The nation elected President Obama for “change” but we didn’t get much to speak of. Standing for what you believe is incredibly difficult in the beltway. There are simply too many special interests who will court you and your vote for a campaign donation.

    Until we reform the way campaigns are financed we will continue to obtain more of the same.

    If you feel that Nader or Paul were too radical, think about the cost of hiring, again, some lesser-principled individual to sit in the Oval Office. With the check-and-balance that is the Congress, Senate and Judiciary, I believe that anyone who occupies the Oval Office faces an uphill battle to generate even modest change. That’s why we need to start off by electing someone who is known for being more consistent in their views and votes to begin with! What may strike voters as a “radical over-correction” is not what it seems: We need someone who really has rock-solid principles in order to keep some semblance of those campaign promises upon entering office. If we don’t start off with a candidate who offers real change, we will achieve none whatsoever. Brace yourself for more joblessness, more wars, more of the same deficit spending!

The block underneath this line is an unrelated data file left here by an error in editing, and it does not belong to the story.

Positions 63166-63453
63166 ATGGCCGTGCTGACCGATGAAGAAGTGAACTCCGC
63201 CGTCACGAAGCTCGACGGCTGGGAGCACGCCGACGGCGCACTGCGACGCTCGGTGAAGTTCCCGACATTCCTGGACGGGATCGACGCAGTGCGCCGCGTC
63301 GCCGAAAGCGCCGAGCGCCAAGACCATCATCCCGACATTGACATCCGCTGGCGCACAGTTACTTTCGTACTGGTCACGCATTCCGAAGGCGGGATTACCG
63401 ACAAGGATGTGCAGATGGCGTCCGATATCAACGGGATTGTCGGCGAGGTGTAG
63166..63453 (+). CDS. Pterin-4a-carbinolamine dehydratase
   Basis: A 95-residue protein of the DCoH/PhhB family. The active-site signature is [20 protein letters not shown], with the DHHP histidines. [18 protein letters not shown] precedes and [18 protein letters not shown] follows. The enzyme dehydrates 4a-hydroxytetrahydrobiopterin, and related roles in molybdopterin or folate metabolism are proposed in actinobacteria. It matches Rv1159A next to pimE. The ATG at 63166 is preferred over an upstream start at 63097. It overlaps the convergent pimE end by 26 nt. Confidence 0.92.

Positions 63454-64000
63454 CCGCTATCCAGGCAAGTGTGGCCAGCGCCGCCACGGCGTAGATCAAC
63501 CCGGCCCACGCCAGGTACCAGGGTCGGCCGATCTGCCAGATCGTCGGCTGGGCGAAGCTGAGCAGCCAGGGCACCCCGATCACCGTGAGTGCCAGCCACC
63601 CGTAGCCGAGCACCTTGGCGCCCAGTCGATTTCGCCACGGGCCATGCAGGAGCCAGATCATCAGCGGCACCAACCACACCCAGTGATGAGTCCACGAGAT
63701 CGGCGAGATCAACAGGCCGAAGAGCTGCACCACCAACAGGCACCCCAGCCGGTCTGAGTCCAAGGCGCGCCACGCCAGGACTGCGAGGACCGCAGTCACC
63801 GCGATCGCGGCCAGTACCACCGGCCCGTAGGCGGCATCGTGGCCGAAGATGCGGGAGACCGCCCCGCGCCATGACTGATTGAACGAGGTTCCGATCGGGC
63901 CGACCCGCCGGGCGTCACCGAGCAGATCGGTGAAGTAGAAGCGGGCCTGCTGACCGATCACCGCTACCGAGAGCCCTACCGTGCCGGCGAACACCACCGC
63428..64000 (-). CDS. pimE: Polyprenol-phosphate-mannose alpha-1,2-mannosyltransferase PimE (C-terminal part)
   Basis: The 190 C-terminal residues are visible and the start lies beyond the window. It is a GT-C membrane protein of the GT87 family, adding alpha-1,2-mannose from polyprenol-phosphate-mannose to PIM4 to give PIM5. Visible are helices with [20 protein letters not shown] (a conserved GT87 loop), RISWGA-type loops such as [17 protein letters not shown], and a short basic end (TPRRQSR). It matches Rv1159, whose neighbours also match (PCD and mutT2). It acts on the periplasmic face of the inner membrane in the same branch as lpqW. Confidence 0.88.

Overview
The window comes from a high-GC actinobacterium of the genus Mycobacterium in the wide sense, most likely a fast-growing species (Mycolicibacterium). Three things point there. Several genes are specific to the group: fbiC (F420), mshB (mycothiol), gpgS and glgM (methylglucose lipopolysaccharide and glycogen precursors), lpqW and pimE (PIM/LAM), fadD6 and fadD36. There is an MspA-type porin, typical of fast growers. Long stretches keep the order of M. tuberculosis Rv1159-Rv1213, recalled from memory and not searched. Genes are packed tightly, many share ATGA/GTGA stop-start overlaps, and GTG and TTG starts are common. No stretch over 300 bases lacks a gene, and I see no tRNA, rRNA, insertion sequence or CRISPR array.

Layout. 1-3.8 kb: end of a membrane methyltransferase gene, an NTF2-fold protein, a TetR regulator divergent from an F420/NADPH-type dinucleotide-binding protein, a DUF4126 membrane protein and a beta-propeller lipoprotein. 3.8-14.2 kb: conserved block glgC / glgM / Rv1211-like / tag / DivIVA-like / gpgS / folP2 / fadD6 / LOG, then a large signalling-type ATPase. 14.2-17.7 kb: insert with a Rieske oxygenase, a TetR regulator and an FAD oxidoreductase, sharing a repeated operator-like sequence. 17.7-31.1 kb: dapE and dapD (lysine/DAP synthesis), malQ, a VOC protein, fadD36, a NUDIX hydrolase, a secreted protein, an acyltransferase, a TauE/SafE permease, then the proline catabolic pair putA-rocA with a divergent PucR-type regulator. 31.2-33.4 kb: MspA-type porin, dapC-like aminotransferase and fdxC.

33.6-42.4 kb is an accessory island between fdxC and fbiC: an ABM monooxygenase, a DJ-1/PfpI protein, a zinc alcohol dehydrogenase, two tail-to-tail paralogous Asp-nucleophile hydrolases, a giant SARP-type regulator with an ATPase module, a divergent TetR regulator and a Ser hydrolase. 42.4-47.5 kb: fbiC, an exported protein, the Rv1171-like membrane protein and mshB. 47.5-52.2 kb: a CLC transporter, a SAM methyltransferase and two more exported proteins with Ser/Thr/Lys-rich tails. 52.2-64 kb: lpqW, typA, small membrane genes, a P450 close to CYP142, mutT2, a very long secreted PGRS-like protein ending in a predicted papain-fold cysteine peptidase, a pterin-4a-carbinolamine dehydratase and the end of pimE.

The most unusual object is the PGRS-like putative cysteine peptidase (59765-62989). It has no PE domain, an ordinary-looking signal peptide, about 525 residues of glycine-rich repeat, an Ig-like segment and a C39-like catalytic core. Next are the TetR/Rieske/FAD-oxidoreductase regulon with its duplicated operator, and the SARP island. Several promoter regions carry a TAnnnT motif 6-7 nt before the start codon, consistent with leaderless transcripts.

Voting for the media’s most oft-repeated name has brought us to where we are today. When voters don’t set their own agenda, the media sets the front-runners by proxy depending on the level of press coverage. The solution: 1) don’t hire the same type of president and expect different results [the definition of insanity], 2) stop allowing the media to dictate your perception of who can win.

    Liberal and conservative voters need to internalize the same message: THINK FOR YOURSELF.

    Take back your power. Take back your vote. Take back our country.

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  11. This was a really interesting piece to do – hope Mr. Paul liked it – anytime he is up for an interview, drop me a line! :)